parallax background

Should you feed stray cats?

March 24, 2017
One Small Step
April 5, 2017

A seemingly innocuous question to my young friend revealed the dedication and commitment she has been showing in pursuing this unique social responsibility. Mokshada Amur is a sprightly twenty-year-old student at Manipal University, Dubai Campus, studying in third year Mass Communication undergraduate programme. Let’s hear what Mokshada has to say on this subject.

  1. What inspired you to take up feeding stray cats?

Ever since I was a little girl, I used to try to feed the stray cats around my building. I would put out some milk for them whenever I saw them around. In April 2016, I accompanied my friend to Dr. Susan Aylott’s house for an interview about her organisation AWAD (Animal Welfare Abu Dhabi). This was the first I heard of the organisation as it was founded in April 2015. Dr.Susan told us about all the work they do to help the stray cats and all other animals in need and I signed up as a volunteer immediately!

  1. How many hours do you dedicate every week?

My job as a volunteer is to refill the food and water at the feeding station I am assigned to, once a week. This hardly takes half an hour with the help of my supportive father giving me a ride to the feeding station every Saturday, sometimes more if the cats are around to play with. Purchasing the cat food also takes no time as they deliver it to my house in addition to the discount they give us for being a part of the organisation.

  1. Is it individual driven or a structured network driving this cause? Please describe what you actually do.

There are a number of feeding stations across Abu Dhabi. Each feeding station is refilled thrice a week by one volunteer within a set group of volunteers. The feeding stations is only the first step in the process. Once a station is set up, the cats are trapped and taken to the vets for a check-up and to get neutered to control the population. They are also treated if any illness is found.

  1. In Hinduism, cats are considered as a symbol of bad luck. It is also said that if a cat crosses your path, nothing good will come out of the trip. So, how did your family react when you mentioned about your passion? Were they supportive of your actions?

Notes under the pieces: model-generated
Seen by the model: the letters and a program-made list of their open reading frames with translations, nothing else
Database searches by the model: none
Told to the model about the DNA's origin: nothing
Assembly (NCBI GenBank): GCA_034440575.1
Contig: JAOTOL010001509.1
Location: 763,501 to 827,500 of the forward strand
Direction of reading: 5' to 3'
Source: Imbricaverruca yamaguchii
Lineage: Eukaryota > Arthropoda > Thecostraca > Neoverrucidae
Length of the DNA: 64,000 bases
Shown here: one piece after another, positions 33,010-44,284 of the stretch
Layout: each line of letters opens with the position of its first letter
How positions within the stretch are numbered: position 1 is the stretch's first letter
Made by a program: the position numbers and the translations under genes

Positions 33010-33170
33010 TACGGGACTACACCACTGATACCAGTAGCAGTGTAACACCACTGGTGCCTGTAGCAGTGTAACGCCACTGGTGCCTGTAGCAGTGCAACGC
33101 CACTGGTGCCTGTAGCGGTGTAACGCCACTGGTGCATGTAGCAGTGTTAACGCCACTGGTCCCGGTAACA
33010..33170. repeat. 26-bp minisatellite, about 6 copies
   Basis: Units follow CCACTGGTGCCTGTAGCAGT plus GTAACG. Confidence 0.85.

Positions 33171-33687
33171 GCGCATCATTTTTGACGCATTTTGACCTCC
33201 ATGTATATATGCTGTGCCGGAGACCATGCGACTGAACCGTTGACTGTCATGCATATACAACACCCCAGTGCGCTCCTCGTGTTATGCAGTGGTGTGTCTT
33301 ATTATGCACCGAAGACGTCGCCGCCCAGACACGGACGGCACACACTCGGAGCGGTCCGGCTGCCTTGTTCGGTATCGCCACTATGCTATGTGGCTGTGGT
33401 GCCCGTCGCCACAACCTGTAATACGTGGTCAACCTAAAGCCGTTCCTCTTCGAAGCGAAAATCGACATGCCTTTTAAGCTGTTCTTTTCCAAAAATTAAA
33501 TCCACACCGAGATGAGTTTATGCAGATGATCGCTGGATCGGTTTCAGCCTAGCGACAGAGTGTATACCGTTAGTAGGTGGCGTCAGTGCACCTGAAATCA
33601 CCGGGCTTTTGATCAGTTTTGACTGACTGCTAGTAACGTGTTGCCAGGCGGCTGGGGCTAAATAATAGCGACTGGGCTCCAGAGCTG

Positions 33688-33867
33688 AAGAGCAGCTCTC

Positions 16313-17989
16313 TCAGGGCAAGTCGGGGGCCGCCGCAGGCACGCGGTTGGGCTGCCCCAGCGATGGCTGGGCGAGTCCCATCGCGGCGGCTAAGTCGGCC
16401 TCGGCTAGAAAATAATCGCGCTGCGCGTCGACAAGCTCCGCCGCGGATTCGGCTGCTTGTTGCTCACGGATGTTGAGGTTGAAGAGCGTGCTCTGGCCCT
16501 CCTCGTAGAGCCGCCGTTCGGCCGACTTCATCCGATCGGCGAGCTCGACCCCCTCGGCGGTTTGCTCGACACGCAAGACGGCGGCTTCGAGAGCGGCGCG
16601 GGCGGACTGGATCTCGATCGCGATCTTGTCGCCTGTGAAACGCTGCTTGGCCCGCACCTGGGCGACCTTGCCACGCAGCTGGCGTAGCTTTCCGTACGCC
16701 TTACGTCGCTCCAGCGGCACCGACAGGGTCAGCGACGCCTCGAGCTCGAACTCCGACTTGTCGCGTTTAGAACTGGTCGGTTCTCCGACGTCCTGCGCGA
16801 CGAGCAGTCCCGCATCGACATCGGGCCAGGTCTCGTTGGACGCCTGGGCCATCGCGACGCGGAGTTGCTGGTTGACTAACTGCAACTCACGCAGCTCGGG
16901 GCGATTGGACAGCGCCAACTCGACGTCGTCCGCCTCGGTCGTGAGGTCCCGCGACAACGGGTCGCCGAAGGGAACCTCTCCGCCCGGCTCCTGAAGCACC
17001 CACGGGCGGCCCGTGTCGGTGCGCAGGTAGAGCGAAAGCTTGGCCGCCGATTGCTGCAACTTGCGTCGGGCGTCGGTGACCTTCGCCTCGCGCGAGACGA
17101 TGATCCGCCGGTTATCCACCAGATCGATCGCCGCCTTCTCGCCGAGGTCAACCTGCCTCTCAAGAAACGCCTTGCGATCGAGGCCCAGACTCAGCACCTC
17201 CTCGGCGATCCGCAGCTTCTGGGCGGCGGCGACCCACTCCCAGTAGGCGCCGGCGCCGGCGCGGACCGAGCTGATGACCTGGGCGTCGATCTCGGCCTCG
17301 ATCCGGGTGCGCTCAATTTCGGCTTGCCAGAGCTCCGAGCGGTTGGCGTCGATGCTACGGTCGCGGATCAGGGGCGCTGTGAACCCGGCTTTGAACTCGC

I’ve been pestering my parents for a pet for quite some time so they were very pleased with this alternative. As long as the cats stayed on the roads, they were happy to help out! The only costs involved are for purchasing the cat food which is also a discounted amount, so there isn’t anything that changes our routine very much.

  1. What other challenges have you encountered – irritating residents, municipality, etc.?

In terms of feeding stations, maintaining hygiene at the food stations can be a challenge sometimes as other people like to feed the cats as well but they feed them leftovers or wet cat food when they should be feeding the cats odourless biscuits or dry cat food to keep the insects away.

  1. Do you have any plans to increase the scope of this project – feed pigeons?

The organisation deals with problems involving not only stray cats but all animals in need. They have recently rescued a hurt donkey from the highway and a few monkeys that were being held captive on the outskirts of the city. They are working on becoming a certified organisation and working directly with the authorities.

  1. What is the message you wish to convey to our readers about this passion?

I want to urge everyone to do their part to help their society. It doesn’t have to involve spending tons of money or do something that is time consuming. Every little thing you do counts. In addition to volunteering for AWAD, I have also volunteered for other animal welfare organisations when they have events and fundraisers. Volunteering does not have to be a regular activity. If there is something you are interested in, you should find a way to pursue it to benefit the society.

Leave a Reply

Your email address will not be published. Required fields are marked *